7. Geoffrey says:

    When growing frustrated with the chaos and confusion that seems to be part and parcel of this pontificate, I try to focus on Benedict XVI; his declaration of reverence and obedience, etc. It is not easy. I pray that I be granted his strength and calm…

  8. christopherschaefer says:

    “In his brief, off-the-cuff speech”–the pope emeritus said nothing that required a later clarification by a Vatican spokesman or bishops or cardinals…

  9. Augustine says:

    In one brief impromptu speech, without reading from a prepared text, Benedict gifted us with wise and deep words of truth, goodness, beauty and hope.

    O, how I miss him!

    May God ever shine His face on Benedict!

  10. Eugene says:

    I am speechless.
    Where is the fraternal correction of PF by the emeritus Pope?

  11. Venerator Sti Lot says:

    Eugene asks, “Where is the fraternal correction of PF by the emeritus Pope?”

    Implicit? –

    “the deepest word that is hidden”?

    Jesus has transformed into thanksgiving “the cross, suffering and all of the evil in the world.”

    “Thank you Holy Father” (!) – he said, and voiced his hope that Francis would be able to “move forward with all of us on this path of Divine Mercy, showing Jesus’ path to God.” [Very gracious.] (Indeed!)

  12. PhilMartin73 says:

    “Nothing that required a later clarification”? I beg to differ.

    What did he really mean with “your goodness is a place in which I feel PROTECTED”? What kind of protection does he refer to here? Who and what are threatening him? Is there here a hint to a Brandoish Godfathered protective “goodness”? [This is lana caprina.]

    I think it will be interesting to follow what Socci has promised to write.

  13. WVC says:

    Well, Pope Benedict’s legacy is certainly protected by Pope Francis. In fact, it looks better and better each passing day/papal presser.

  14. WYMiriam says:

    Well, I was musing about all this this morning, and came up with a wish list for the next pope [Pius XIII, anyone? :-) ] — I wish for him to issue a set of instructions.

    Remember that popes can (and sometimes do) tweak the way the Bishop of Rome is elected. Here’s a new document, fomented in part by the ridiculous suggestion that there is some sort of “dual popeship” going on here:

    How a Renouncer of the Office of Bishop of Rome (a.k.a. “Pope”) Is to Act:
    1. He will not wear white, even if he belongs to the Order of Preachers; he will wear simple black.
    2. He will denounce anyone calling him “holiness”, for he has renounced ALL the rights, privileges, perks, etc., that went with being pope.
    3. He will not give any talks in public.
    4. Any writing that he does will not see the light of day (i.e., be made public) for at least fifty (50) years after his death.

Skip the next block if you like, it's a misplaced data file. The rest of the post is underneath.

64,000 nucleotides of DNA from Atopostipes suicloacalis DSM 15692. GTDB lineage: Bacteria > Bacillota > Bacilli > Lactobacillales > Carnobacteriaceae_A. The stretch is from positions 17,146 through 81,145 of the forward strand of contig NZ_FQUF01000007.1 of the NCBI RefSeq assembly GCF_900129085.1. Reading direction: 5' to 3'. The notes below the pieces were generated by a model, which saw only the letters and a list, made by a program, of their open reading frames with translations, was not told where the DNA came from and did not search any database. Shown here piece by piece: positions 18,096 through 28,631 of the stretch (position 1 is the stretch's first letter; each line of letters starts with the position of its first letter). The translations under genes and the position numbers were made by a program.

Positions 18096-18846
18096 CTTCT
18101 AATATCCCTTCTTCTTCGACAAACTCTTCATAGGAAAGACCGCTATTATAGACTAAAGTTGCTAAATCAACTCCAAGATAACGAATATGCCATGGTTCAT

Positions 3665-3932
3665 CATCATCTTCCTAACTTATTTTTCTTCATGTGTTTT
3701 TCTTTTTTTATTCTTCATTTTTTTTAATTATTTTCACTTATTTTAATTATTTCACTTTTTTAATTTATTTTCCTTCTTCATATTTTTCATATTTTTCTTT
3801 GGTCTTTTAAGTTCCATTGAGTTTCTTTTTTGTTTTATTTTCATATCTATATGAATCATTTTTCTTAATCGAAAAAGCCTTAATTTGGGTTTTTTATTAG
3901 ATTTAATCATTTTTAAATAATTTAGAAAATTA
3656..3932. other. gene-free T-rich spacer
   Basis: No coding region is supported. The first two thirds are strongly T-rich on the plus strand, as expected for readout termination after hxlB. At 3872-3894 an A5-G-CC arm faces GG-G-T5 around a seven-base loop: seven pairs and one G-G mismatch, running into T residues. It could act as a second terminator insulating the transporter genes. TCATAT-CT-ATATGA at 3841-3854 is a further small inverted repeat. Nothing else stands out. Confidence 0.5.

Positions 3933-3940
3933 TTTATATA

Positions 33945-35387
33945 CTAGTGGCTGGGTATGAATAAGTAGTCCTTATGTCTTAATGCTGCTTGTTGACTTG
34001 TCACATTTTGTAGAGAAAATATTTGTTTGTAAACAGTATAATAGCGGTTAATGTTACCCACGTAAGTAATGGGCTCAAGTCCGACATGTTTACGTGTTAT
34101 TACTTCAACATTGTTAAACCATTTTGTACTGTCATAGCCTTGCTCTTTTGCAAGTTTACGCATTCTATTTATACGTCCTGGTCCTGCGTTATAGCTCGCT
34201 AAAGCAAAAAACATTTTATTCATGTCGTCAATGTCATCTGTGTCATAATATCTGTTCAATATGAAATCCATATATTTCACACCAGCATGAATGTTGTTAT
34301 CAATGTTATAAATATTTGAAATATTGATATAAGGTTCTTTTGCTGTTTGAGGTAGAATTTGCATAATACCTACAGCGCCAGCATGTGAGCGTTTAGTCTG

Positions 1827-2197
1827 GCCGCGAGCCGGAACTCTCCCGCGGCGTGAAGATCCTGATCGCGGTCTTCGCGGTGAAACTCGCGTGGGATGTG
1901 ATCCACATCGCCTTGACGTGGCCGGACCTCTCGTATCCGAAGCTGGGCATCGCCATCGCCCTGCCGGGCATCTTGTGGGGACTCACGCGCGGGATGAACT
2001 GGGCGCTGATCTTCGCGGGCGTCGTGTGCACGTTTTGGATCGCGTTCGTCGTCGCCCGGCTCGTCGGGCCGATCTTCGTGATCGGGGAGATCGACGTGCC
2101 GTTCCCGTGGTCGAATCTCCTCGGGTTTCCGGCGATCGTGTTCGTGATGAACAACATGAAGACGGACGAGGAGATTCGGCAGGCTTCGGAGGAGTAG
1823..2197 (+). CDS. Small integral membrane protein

5. Despite the fact that he is a bishop, he will be called “Father _____”, the blank being filled in by his given name, or, if he had been a member of a religious order prior to his election as Bishop of Rome, with his name in religion.
    6. He will live outside the city of Rome, preferably outside Italy, particularly if he grew up somewhere outside those places.
    7. The faithful around the world will be strongly urged to pray for him, and to pray even more for his successor.

    I leave it to “Pius XIII” to do any fleshing out the new instruction needs!

  15. Pingback: 65 år siden pave Benedikts prestevielse » EN KATOLSK WEBLOG

  16. Fr. Reader says:

    Talking about popes, among the many good things this papacy will bring, is that some “a bit rigid” might become a bit more flexible. Rigidity is present in all the spectrum of the Church, from the ultra-super-mega-giga-conservative to the center (in case there is) to the tera-maxi-liberal.

    BTW, I like calling Benedict Pope, and that he wears white, and that he lives in the Vatican, he publishes, and that he does whatever he likes.

  17. Giuseppe says:

    I wonder if that goes a bit too far. I thought when Pope Benedict XVI stepped down, he would renounce his papal name and title, and be called Bishop Emeritus of Rome and dress like a retired bishop. Or be re-named a cardinal by the new pope in a special consistory. Actually, as pope, he probably could accept his own resignation and name himself as Bishop Emeritus of Rome or name himself a cardinal.
    I think Pope Emeritus Benedict XVI has done a very good job of staying off the radar, and I do think there is value in his living in Rome or Castel Gandolfo, or maybe even the Lateran Palace, which would not be that far off the mark, since that’s the Pope’s Roman cathedral.

  18. Semper Gumby says:

    acardnal: Good news if you’re a fan of Benedict XVI and Peter Seewald books. I got a text saying they are publishing a book of 2013 interviews this September.

  19. acardnal says:

    Thank you, Semper Gumby. I’ll keep an eye out for it.